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Urine and Stool Analysis in Kidney Stone Disease

This study is currently recruiting participants. (see Contacts and Locations)
Verified July 2016 by University of British Columbia
Information provided by (Responsible Party):
University of British Columbia Identifier:
First received: December 13, 2011
Last updated: July 4, 2016
Last verified: July 2016
The purpose of this study is to add to the investigators' quest to understanding stone disease, by evaluating the metabolites excretion in urine and its relation to microflora present in the stool.


Study Type: Observational
Study Design: Observational Model: Case Control
Time Perspective: Prospective
Official Title: Correlation Between Excretion Metabolites in Urine and Bacterial Microflora in Patients With Urinary Stone Disease

Resource links provided by NLM:

Further study details as provided by University of British Columbia:

Primary Outcome Measures:
  • Bacterial flora in the intestine of patients with kidney stones compared to non-stone forming individuals [ Time Frame: one day of urine and stool collection ]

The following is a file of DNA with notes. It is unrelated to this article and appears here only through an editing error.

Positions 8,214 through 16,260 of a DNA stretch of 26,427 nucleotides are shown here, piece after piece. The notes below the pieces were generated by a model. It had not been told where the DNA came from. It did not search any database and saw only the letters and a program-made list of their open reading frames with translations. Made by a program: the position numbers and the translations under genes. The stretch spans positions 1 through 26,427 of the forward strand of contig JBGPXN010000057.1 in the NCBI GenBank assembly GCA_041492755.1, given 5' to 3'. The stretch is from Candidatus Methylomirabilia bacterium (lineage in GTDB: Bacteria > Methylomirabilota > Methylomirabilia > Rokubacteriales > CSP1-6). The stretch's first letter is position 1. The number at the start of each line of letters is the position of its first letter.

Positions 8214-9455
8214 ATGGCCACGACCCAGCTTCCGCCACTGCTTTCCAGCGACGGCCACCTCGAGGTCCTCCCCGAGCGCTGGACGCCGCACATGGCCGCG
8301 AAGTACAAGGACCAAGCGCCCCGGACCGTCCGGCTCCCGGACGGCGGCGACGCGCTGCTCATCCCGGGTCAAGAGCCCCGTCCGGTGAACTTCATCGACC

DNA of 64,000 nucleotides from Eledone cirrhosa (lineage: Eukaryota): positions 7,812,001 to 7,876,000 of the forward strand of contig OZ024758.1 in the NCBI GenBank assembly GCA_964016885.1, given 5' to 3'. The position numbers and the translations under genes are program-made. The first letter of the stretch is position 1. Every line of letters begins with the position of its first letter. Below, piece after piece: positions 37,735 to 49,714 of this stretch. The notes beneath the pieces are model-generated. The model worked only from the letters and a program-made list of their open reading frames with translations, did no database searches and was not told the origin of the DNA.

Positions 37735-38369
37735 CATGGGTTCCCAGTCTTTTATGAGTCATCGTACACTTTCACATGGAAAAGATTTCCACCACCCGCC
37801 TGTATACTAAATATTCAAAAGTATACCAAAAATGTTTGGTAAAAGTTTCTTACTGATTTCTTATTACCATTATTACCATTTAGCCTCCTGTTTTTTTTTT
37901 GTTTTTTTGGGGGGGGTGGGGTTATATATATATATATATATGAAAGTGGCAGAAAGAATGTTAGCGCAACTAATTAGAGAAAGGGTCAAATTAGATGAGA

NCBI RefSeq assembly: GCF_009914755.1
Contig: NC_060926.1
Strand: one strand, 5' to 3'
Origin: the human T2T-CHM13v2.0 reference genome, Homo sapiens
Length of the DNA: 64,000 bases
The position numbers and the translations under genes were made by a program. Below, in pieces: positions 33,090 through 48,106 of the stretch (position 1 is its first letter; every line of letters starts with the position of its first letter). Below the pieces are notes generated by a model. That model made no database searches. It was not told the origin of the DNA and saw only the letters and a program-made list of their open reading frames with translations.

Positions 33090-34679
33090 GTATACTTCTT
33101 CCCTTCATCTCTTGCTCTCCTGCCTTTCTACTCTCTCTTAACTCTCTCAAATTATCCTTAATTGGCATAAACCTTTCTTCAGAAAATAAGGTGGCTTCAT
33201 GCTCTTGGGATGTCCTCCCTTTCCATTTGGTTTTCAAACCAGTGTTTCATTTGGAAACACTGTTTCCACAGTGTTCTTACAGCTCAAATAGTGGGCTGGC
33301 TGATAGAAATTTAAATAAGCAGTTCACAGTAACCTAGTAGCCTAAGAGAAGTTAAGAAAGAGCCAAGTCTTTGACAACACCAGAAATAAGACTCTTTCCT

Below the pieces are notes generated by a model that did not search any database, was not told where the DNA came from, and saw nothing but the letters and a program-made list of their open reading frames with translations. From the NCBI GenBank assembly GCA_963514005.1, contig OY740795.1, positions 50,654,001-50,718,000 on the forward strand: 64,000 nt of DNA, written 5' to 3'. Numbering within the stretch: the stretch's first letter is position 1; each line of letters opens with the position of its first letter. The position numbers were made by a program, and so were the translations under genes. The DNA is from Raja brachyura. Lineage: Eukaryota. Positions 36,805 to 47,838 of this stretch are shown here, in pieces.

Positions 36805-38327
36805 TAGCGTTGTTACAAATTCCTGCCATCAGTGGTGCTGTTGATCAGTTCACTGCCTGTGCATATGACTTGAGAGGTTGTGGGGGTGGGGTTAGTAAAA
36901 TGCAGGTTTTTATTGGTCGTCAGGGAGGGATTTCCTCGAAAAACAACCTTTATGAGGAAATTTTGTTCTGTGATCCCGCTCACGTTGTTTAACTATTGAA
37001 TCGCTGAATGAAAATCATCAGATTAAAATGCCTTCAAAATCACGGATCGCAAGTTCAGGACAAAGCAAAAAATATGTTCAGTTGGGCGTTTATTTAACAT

The objective of this study is to compare the bacterial flora in the intestine of patients with kidney stones compared to non-stone forming individuals. If there are differences between stone forming and non-stone forming individuals in the content of their bacterial flora, these will also be correlated with levels of metabolites found in the urine that are known risk factors of stone disease. Difference in bacterial intestinal flora already exists for patients who are obese compared to non-obese individuals.

Biospecimen Retention:   Samples With DNA
De-identified and study coded urine and stool are collected, processed and analysed in the research laboratory.

Estimated Enrollment: 20
Study Start Date: July 2012
Estimated Study Completion Date: December 2017
Estimated Primary Completion Date: December 2017 (Final data collection date for primary outcome measure)
Study group
  • Age > 19
  • Radiological evidence indicating presence of a current renal or ureteric stone
Control group
  • Age > 19.
  • No history of kidney stone disease

Detailed Description:

Kidney stones affect up to 10% of the Canadian population and can lead to pain, hospitalization, lost of time at work, and surgery. Approximately 80% of stones consist of calcium and oxalate, of which both components come from diet and normal bodily processes. Individuals who have high levels of oxalate in their urine have a greater tendency to generate stones. One recommendation is to reduce their intake of oxalate-containing foods, but many healthy foods contain oxalate, and an oxalate-free diet is unpalatable and difficult to achieve. Some patients, despite reducing their oxalate intake, still have high amounts in the urine.